Meanwhile the Day of the Lord will have crept in quietly like a thief in the night (I Thess. 5:2) even as the man of sin is then enjoying a brief time of world acclaim under morally degenerate conditions, comparable to Noah's day. Men will be saying "peace and security," unmindful that extermination is standing closely by, for the man of sin is then about to be vanquished just before the unveiling of the Son of Man and by "the forth shining of His presence" (II Thess. 2:8-9). Though our Lord will be sending His messengers with the loud sounding of a trumpet to assemble His chosen ones of Israel (Matt. 24:31), the context where that trumpeting appears is so obviously different from Paul's prophecy of a meeting in "air" at the eve of this present era that it has no remote allusion to "the trumpet of God" which saints of the past and the present are to hear. To THEM, our Lord most certainly will not come "as a thief in the night".

The above events, in broad outline, are practically all that are revealed of the future sequence of prophetic events, apart from the details (not always easy to understand) given to us in the Revelation end by the Hebrew prophets. We are well aware of the many attempts that have been made to relate these details to a general sequence of events, some of them very ingenious, but to the earnest student none of them affords complete satisfaction.

But from both Matthew 24 and II Thessalonians it is quite plain that the Temple of God will be rebuilt before the conclusion of this eon, with Israel gathered in the land in full possession of Jerusalem; yet neither the regaining of Jerusalem nor the rebuilding of the Temple are DIRECTLY prophesied as specific events; only indirectly and by implication. Meanwhile the present return of Jews to Palestine and the now existing state of Israel are not any fulfilment of Hebrew prophecy, so these by themselves do not indicate if the end-time may or may not be near. There are other indications apparent to the enlightened eye which may well indicate that the full complement of the Gentiles is soon to be realised, but since the precise time is a secret, it is something we cannot determine by any imaginary fulfilment of Hebrew prophecy. When we say there are many general indications that the beginning of the end-time may be near, we hasten to add that they all FALL SHORT OF PROOF. Yet one comforting fact is clear and certain: God's wrath cannot come into operation as long as Romans 5 and II Corinthians 5 remain present truth. Among its many other glories, Romans states assuredly that we shall be saved from wrath through Him and Corinthians underlines the fact of reconciliation. To all who come within the scope of those provisions, this entirely precludes any future exposure to wrath. Therefore we may flatly reject any suggestion that we shall remain on earth when God's wrath appears. If we were we should need to be sheltered from it and Scripture does not indicate HOW. Indeed, the only reference to shelter from the wrath of that day is restricted to some of the faithful of Israel, such as the woman of Revelation 12, and no one could logically contend that she represents the Pauline church. Dr. Bullinger settled that idea once and for all.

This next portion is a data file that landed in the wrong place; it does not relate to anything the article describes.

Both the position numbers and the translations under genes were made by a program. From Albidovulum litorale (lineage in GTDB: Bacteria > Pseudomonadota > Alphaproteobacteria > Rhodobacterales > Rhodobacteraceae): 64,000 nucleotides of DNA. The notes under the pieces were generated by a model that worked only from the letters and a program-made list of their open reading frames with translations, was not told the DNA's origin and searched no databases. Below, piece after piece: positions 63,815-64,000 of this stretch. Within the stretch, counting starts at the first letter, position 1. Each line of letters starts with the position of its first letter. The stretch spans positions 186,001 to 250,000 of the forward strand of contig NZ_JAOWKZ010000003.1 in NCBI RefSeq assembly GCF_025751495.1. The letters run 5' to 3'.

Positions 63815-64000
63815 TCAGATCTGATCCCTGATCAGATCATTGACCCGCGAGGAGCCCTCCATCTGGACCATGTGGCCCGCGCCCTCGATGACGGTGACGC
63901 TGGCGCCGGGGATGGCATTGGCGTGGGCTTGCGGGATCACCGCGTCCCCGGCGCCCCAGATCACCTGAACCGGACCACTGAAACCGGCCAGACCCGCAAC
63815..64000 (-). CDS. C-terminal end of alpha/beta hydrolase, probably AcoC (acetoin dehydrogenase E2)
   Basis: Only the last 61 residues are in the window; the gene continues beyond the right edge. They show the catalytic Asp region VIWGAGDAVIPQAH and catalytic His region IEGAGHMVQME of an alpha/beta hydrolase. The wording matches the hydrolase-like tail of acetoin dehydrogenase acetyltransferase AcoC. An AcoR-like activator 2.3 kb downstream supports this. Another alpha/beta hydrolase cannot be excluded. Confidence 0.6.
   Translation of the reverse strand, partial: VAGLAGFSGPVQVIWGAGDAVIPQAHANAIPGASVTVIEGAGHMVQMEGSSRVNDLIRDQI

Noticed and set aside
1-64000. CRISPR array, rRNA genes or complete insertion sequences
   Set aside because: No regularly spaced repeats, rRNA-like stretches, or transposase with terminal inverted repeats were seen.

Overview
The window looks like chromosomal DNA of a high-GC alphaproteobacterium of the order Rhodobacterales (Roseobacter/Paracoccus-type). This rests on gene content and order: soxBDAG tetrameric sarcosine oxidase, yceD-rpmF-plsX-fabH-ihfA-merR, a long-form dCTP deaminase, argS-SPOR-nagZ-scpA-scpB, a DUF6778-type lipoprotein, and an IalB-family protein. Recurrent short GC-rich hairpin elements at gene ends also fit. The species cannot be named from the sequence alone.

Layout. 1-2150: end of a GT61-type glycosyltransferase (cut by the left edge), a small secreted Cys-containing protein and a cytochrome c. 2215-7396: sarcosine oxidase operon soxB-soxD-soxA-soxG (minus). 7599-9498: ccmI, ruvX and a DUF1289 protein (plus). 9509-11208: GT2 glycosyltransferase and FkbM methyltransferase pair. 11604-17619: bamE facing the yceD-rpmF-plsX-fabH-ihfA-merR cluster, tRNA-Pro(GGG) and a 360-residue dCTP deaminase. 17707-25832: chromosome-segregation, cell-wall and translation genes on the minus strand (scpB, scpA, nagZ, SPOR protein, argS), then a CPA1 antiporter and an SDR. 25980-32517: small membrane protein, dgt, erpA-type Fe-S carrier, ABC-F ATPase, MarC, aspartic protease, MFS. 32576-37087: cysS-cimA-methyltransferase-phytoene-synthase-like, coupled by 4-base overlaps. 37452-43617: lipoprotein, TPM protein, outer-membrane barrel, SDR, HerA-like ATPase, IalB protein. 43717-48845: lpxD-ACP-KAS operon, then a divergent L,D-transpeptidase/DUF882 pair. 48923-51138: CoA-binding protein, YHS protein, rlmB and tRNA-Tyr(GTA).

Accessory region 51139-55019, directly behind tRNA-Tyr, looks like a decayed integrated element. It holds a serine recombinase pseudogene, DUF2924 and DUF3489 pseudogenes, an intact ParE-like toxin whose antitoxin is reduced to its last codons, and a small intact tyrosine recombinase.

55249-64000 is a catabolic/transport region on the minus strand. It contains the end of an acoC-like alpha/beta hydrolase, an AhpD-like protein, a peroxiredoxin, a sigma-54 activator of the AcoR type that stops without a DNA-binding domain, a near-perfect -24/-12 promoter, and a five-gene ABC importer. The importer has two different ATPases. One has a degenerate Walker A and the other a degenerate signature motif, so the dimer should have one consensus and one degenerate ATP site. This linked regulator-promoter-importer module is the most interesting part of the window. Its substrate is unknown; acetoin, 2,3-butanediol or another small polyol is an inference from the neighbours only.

We must not speculate on what may or may not happen to the present state of Israel in the foreseeable near future. Even if it should involve a set-back as disastrous as those of the Dark Ages, that would have no real bearing on our own expectation. The fact remains that until now no Hebrew prophecies have been fulfilled which were not already fulfilled when Paul wrote II Thessalonians. It is not for us to prophesy, and if we attempt to do so we shall only swell the ranks of false prophets and disillusioned date-setters.